Simone Weil is an outsider's saint. The daughter of an agnostic French family of Jewish descent, Weil was never baptized ("God does not want me in the Church," she wrote), and her conversion to Christianity at the age of 23 took her by surprise. Until then, she had been a solemn, committed leftist intellectual. Now she was moving toward a life of divine encounters whose desolate ecstasy, as described by the journals, letters, and essays excerpted in Waiting for God
, bear comparison to St. John of the Cross and Teresa of Avila. As Leslie Fiedler writes in her introduction to Weil's book, "She speaks of the problems of belief in the vocabulary of the unbeliever, of the doctrines of the Church in the words of the unchurched." The book is most notable for Weil's lengthy letter titled "Spiritual Autobiography" and for her "Meditation on the Pater Noster," which is the discursive record of a spiritual process that led to her almost daily attainment of a mystical vision of God. This is not pretty writing; it is an agonized record of amazement. --Michael Joseph Gross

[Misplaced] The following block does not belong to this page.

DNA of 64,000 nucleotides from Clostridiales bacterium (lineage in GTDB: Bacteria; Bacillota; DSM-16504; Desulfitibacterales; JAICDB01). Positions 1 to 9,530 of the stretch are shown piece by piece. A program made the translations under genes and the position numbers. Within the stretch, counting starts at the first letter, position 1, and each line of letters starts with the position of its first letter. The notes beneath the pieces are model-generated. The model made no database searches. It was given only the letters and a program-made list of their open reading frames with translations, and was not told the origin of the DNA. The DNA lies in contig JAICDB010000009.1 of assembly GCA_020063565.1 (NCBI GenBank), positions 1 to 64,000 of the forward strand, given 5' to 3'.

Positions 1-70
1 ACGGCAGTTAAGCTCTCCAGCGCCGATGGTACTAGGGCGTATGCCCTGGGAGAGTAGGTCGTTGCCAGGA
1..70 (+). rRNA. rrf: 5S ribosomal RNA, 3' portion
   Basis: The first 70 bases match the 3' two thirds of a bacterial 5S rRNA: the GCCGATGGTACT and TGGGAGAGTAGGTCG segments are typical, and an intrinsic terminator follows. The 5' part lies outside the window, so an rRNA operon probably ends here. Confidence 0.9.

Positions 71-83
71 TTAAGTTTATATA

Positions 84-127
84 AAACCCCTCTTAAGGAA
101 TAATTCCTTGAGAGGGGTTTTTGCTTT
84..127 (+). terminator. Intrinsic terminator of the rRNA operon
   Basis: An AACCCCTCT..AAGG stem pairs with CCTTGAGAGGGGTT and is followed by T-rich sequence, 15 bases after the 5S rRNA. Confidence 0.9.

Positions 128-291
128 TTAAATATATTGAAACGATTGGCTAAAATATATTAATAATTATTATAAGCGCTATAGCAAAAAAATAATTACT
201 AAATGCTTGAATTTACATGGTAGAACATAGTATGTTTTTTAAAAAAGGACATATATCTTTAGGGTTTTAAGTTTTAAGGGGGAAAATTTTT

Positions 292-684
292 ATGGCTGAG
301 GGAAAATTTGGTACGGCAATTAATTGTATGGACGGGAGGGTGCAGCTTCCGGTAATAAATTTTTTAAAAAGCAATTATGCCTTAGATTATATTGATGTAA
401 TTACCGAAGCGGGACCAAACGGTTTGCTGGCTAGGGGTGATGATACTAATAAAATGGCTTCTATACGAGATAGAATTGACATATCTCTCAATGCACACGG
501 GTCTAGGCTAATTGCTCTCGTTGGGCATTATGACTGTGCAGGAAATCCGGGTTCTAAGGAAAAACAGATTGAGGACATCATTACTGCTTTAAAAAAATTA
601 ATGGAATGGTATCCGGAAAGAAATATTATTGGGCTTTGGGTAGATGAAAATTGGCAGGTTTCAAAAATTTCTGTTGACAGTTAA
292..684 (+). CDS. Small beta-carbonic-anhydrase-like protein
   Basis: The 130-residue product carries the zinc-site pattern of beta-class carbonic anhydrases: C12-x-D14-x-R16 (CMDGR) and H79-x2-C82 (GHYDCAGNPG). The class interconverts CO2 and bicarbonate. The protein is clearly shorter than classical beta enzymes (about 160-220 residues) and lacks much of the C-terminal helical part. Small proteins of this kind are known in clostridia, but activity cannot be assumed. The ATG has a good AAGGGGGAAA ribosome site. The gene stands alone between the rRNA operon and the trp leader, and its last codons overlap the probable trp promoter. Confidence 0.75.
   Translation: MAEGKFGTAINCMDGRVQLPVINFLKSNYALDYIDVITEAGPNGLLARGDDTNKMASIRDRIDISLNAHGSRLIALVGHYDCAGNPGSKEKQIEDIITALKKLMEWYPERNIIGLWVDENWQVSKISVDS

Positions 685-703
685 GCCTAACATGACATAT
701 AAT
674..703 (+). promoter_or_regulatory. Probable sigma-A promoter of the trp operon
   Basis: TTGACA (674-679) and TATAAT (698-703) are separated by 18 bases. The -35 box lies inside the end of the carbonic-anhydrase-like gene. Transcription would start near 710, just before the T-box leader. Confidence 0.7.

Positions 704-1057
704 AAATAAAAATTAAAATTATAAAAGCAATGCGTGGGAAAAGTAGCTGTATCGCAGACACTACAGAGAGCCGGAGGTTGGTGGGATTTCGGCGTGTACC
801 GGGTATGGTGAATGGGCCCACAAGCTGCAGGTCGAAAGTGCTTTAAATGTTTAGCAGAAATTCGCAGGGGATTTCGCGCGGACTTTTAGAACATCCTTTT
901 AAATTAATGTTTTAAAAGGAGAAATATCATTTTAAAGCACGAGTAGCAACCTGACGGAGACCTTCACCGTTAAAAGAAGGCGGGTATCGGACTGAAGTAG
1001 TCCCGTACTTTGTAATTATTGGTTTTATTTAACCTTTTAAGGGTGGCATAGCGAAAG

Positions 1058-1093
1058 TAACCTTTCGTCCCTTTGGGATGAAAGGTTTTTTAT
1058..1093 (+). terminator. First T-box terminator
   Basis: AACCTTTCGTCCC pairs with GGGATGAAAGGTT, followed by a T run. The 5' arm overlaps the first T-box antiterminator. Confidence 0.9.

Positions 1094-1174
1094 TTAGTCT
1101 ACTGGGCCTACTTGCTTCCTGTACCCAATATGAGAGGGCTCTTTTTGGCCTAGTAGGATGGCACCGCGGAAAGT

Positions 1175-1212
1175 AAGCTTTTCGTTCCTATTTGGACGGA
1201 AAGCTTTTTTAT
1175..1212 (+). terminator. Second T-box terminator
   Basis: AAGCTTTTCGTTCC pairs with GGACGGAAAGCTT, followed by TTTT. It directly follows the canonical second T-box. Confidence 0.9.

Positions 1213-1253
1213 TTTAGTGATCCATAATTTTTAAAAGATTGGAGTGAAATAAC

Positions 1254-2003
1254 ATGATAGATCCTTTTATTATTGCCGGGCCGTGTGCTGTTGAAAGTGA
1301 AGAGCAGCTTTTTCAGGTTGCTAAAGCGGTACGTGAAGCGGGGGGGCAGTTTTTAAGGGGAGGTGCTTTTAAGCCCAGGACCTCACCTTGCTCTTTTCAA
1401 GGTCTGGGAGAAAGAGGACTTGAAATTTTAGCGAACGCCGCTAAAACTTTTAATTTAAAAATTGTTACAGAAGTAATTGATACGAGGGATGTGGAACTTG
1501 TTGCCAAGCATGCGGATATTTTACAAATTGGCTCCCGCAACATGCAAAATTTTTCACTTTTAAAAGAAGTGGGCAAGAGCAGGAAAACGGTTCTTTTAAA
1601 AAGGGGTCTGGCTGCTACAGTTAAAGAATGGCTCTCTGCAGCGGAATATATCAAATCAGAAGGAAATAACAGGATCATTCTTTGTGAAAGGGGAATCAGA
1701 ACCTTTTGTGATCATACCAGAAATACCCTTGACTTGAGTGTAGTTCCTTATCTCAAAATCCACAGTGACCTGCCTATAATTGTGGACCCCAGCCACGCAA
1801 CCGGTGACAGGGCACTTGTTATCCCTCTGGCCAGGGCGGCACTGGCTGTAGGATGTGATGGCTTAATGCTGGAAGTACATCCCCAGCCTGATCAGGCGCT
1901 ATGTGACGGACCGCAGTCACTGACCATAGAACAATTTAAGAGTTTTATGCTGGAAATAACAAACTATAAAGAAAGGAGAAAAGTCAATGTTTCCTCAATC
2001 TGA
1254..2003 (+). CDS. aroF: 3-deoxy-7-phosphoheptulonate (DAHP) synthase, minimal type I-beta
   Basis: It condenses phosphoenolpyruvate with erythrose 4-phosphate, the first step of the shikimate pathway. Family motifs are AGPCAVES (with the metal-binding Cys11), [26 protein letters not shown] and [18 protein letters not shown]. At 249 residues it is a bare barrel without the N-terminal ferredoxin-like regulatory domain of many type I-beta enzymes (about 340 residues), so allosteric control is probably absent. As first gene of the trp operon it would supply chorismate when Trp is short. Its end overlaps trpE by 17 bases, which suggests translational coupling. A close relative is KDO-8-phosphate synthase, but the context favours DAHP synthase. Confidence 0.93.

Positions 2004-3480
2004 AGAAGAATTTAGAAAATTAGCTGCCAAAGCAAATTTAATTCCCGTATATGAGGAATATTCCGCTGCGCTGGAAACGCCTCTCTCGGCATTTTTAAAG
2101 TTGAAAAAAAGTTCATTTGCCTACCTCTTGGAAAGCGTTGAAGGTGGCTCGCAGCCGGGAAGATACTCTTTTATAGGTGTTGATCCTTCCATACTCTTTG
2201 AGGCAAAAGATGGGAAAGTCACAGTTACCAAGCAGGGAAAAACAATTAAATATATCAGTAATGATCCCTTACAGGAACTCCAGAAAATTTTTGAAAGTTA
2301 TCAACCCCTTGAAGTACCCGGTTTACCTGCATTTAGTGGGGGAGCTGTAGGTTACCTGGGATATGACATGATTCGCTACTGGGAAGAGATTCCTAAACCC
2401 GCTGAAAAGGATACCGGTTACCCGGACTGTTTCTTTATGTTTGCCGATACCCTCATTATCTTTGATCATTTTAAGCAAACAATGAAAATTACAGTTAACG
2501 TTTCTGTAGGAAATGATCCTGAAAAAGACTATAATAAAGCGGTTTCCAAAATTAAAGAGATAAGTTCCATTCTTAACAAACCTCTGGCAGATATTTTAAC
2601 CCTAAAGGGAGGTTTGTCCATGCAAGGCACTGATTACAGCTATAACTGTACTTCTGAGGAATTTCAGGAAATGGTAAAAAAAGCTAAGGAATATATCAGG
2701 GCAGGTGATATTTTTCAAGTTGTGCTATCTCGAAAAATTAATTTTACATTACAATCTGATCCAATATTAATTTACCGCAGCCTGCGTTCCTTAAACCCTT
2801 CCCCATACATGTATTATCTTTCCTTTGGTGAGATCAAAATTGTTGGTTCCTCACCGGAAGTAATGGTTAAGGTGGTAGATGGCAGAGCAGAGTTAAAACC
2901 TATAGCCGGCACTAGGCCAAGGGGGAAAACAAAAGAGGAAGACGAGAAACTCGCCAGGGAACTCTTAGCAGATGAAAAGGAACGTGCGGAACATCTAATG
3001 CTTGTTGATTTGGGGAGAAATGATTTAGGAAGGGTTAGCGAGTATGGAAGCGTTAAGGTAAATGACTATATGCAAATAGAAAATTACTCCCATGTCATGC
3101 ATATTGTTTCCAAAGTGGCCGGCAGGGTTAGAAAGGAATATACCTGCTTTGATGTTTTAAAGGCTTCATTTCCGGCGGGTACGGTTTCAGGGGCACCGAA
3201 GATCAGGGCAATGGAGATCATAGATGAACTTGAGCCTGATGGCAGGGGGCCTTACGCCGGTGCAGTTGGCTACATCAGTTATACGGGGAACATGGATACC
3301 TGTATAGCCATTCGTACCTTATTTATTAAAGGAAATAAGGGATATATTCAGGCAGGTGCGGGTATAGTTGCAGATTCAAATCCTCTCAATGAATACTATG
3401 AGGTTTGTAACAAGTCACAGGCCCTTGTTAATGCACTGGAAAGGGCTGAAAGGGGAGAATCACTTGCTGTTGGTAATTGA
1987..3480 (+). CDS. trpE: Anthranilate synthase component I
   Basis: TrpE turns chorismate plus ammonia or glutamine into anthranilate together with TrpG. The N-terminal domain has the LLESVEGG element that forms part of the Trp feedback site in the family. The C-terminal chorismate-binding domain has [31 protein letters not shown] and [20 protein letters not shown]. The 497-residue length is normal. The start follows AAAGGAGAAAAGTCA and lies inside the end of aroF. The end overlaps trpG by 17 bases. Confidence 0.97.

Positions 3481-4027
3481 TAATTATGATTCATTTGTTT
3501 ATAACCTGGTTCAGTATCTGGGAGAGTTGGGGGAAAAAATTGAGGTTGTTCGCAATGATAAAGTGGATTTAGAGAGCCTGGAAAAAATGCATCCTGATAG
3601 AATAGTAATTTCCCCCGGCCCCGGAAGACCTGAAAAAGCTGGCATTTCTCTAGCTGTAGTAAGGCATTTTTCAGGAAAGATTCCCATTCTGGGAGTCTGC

--This text refers to an out of print or unavailable edition of this title.
"Almost too important to be included in one's list of preferred reading for one year only." -- T. S. Eliot
"By now Simone Weil has become a legend and her writings are regarded as a classic document of our period." -- The New Yorker
"In an age of inspirational books without inspiration, her writing is unmatched for surprising, sometimes shocking, spiritual insight." -- New York Times
"Madameoiselle Weil is the most truly spiritual writer of this century." -- André Gide
"One of the most neglected resources of our century." -- Adrienne Rich